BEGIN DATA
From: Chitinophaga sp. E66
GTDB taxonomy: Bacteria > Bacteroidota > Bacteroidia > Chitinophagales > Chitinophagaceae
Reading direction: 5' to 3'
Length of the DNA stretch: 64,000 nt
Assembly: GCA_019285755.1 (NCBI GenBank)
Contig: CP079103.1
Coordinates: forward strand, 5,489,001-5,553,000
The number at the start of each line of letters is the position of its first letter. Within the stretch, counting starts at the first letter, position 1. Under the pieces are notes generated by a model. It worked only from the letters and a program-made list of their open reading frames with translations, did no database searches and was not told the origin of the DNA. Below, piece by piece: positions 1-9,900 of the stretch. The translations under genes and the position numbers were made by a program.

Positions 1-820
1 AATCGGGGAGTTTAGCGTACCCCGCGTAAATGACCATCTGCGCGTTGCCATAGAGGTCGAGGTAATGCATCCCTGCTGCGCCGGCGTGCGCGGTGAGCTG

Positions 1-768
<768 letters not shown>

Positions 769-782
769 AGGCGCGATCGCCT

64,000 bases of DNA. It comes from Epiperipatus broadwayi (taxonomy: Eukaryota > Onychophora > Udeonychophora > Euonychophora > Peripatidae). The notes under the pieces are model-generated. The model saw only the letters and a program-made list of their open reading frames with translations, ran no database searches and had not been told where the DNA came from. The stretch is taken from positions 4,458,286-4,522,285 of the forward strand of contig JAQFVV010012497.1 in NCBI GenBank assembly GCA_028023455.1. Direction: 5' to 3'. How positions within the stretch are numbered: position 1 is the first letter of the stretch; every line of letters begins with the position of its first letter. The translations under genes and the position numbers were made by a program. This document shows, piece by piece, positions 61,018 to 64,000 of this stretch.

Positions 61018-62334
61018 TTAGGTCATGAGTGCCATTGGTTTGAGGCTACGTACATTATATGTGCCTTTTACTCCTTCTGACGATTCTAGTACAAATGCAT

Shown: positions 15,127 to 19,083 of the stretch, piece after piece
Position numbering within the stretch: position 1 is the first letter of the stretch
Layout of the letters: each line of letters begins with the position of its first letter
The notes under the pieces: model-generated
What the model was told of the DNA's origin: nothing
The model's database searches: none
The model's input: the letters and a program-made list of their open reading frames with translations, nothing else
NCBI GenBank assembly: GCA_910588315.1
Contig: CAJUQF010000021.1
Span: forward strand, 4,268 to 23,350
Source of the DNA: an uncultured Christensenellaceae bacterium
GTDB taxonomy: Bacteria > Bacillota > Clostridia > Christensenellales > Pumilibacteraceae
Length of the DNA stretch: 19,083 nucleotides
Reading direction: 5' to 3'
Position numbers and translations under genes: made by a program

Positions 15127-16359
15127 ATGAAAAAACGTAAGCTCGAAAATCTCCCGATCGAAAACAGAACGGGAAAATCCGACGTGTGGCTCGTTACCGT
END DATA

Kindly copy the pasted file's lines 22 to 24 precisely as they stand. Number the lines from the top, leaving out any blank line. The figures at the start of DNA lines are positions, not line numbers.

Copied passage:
What the model was told of the DNA's origin: nothing
The model's database searches: none
The model's input: the letters and a program-made list of their open reading frames with translations, nothing else